Learn more about Software Development
Frequently asked questions
Software development is the process of building, designing, and modifying computer software. Software development includes using programming languages to write the source code for a piece of software and testing, deploying, and continually supporting the software over time. It also includes the process of making modifications and improvements to an existing software program by re-engineering and rewriting source code, fixing bugs, and adding new features. Everything from the initial idea or conception for a software program to the final deployment and ongoing maintenance of the program can fall under software development.
A software developer plans, creates, tests, or maintains software programs. Software developers often work as a team, and each team member may do a combination of these things or specialize in a particular part of the software development process. Their goal is to identify and understand requirements given by a business, end-user, or other entity and develop computer software to successfully meet those requirements. An individual software developer’s role can vary from researching and strategizing the process of creating a new software program to writing the source code to maintain or modify the program after it’s been created. Most software developers need to write code for a portion, if not a majority, of their job duties. They often collaborate with other teams within a business to better understand requirements for the software’s features, feedback on the software’s performance, and identify bugs that need to be fixed.
A software developer needs a combination of technical skills and creative problem-solving skills. Knowledge of coding and programming languages is a basic requirement for this role. Software developers are expected to know at least one programming language and are familiar with programming tools such as text editors, compilers, and integrated development environments (IDEs). A good software developer will also be well-versed in algorithms, data structures, and how databases are organized. A working understanding of common software development processes, including the software development lifecycle (SDL), best practices for source control and version control, agile development, and others, is also needed. It helps to have strong skills in problem-solving, mathematics, data organization, attention to detail, and teamwork.
Computer software is a set of instructions that tells a computer what to do. There are three basic types of software: system software, programming software, and application software (or “apps”). System software defines and controls a computer’s core functions, including the operating system (OS), disk management, and utilities. Programming software refers to programs that help people create and edit code, including text editors, compilers, and linkers. Apps act as tools for end-users. These programs include everything from productivity and documentation tools, security programs, and media players to web applications, social media platforms, and games. Some consider embedded software to be a fourth category, including programs that control and connect Internet of Things (IoT) devices like cars, telecommunication networks, and smart thermostats.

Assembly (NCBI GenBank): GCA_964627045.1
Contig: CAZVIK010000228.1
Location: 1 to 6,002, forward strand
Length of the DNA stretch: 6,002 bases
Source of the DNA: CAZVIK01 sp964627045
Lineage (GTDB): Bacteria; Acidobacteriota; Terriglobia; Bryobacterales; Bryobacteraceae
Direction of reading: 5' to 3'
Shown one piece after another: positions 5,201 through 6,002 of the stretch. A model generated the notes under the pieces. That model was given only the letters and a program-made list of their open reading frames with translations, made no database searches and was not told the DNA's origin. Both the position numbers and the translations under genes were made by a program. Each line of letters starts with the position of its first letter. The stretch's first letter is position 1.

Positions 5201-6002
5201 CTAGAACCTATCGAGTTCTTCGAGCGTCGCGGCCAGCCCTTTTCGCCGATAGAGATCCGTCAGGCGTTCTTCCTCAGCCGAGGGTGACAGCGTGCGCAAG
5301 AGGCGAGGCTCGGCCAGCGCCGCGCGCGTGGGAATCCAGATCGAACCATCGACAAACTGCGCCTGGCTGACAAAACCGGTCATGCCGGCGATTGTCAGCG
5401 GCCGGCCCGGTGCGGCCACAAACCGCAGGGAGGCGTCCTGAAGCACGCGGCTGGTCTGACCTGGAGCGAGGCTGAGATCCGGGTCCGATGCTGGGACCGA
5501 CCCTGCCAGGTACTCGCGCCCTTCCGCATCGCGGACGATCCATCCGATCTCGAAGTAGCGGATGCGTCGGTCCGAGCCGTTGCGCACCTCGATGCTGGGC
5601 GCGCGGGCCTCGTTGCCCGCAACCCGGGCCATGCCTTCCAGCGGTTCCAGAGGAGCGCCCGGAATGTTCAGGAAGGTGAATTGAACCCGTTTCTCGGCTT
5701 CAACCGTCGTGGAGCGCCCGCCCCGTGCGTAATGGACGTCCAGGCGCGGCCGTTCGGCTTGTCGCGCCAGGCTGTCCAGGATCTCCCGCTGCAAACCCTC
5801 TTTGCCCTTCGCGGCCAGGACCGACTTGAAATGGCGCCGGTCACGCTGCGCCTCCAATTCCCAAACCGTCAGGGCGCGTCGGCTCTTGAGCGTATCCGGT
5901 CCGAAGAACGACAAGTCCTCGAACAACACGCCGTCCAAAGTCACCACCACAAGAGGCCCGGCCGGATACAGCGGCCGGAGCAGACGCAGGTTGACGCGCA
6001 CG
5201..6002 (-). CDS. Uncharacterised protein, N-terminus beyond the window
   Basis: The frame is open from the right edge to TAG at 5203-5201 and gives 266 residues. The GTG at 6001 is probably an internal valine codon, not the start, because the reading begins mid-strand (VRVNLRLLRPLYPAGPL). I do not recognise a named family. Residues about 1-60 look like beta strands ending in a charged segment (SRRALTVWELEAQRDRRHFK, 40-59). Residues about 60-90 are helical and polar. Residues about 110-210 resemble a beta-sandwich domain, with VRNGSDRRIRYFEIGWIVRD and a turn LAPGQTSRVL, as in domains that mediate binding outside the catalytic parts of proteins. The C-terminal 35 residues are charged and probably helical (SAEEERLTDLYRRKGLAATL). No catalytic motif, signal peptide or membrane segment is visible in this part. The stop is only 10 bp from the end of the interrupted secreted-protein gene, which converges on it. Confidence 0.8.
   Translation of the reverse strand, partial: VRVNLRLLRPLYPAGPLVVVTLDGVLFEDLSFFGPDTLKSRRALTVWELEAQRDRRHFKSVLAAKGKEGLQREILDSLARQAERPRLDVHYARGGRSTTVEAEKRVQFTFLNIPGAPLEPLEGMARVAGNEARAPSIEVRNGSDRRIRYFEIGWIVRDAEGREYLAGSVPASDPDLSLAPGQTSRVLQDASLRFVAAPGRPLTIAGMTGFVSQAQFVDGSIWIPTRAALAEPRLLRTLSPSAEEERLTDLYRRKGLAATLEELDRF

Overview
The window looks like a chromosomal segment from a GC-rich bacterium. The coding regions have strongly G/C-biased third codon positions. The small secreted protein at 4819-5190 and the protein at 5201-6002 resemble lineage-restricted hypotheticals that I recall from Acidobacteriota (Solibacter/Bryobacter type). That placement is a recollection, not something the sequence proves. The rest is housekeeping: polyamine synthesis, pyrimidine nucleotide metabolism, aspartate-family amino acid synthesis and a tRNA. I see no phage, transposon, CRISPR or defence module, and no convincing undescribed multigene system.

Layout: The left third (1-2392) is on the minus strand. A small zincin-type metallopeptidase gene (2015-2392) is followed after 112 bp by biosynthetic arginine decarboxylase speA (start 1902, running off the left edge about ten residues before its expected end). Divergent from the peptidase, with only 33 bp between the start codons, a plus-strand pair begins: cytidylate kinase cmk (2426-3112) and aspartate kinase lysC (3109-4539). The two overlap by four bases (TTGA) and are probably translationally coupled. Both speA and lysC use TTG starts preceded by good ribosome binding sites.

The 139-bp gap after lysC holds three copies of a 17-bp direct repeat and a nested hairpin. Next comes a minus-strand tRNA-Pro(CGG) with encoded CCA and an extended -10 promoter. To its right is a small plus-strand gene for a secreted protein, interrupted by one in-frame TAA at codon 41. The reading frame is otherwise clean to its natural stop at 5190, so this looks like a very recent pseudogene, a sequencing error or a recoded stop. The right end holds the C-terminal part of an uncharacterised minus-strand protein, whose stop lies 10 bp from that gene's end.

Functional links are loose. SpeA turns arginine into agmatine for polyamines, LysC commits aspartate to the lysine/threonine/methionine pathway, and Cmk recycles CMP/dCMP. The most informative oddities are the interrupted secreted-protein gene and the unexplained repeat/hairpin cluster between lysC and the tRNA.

The software development lifecycle (SDLC) is a widely accepted methodology for developing software from beginning to end. The exact steps vary across teams, but they always encompass the following phases: requirements, planning, design, implementation, testing, deployment, and post-deployment. In the first three steps, developers analyze the requirements for the software program, plan how to build a product to meet those requirements, and design the architecture for the code. Once these steps are complete, the implementation step covers writing the actual code. The testing step often begins during implementation, allowing developers to identify and fix issues as they work. Once all the code has been written and tested, the software is released as a completed program in the deployment step. This is followed by some form of post-deployment activities, such as ongoing evaluation and maintenance, to ensure it continues working properly and address any bugs.
While they are often used together, Agile and Lean philosophies stem from slightly different focuses and purposes. Agile software development was created as a process to achieve high-quality end products. Agile values include prioritizing individuals and interactions, functionality, customer collaboration, and flexibility above reliance on specific tools, documentation, contracts, or plans; the goal is to create the best product possible. Lean software development adopts the principles of Lean manufacturing, which focus on making processes faster and more accurate. Lean values include eliminating waste at all stages of development, prioritizing quality, and optimizing workflow to continually improve the development process. Software developers often incorporate both Agile and Lean in their work to build high-quality programs efficiently.